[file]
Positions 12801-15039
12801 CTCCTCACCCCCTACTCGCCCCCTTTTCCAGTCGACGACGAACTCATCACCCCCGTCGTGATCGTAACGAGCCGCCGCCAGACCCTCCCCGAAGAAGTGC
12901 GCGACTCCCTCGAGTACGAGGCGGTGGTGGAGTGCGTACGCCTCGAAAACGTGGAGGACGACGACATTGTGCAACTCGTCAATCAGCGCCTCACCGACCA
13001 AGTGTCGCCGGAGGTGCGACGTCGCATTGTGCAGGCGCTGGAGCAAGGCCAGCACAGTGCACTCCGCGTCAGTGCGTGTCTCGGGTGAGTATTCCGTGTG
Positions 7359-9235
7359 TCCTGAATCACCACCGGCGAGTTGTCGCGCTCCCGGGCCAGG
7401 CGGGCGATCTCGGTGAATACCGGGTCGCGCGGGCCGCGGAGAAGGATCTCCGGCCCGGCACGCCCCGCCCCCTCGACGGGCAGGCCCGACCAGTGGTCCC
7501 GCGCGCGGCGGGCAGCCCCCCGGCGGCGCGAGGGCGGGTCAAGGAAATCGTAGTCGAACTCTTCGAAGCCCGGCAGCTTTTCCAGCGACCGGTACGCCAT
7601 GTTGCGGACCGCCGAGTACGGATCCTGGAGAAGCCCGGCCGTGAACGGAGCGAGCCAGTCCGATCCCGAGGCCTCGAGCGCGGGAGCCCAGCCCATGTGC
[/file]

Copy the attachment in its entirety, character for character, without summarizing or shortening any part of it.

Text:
Positions 12801-15039
12801 CTCCTCACCCCCTACTCGCCCCCTTTTCCAGTCGACGACGAACTCATCACCCCCGTCGTGATCGTAACGAGCCGCCGCCAGACCCTCCCCGAAGAAGTGC
12901 GCGACTCCCTCGAGTACGAGGCGGTGGTGGAGTGCGTACGCCTCGAAAACGTGGAGGACGACGACATTGTGCAACTCGTCAATCAGCGCCTCACCGACCA
13001 AGTGTCGCCGGAGGTGCGACGTCGCATTGTGCAGGCGCTGGAGCAAGGCCAGCACAGTGCACTCCGCGTCAGTGCGTGTCTCGGGTGAGTATTCCGTGTG
Positions 7359-9235
7359 TCCTGAATCACCACCGGCGAGTTGTCGCGCTCCCGGGCCAGG
7401 CGGGCGATCTCGGTGAATACCGGGTCGCGCGGGCCGCGGAGAAGGATCTCCGGCCCGGCACGCCCCGCCCCCTCGACGGGCAGGCCCGACCAGTGGTCCC
7501 GCGCGCGGCGGGCAGCCCCCCGGCGGCGCGAGGGCGGGTCAAGGAAATCGTAGTCGAACTCTTCGAAGCCCGGCAGCTTTTCCAGCGACCGGTACGCCAT
7601 GTTGCGGACCGCCGAGTACGGATCCTGGAGAAGCCCGGCCGTGAACGGAGCGAGCCAGTCCGATCCCGAGGCCTCGAGCGCGGGAGCCCAGCCCATGTGC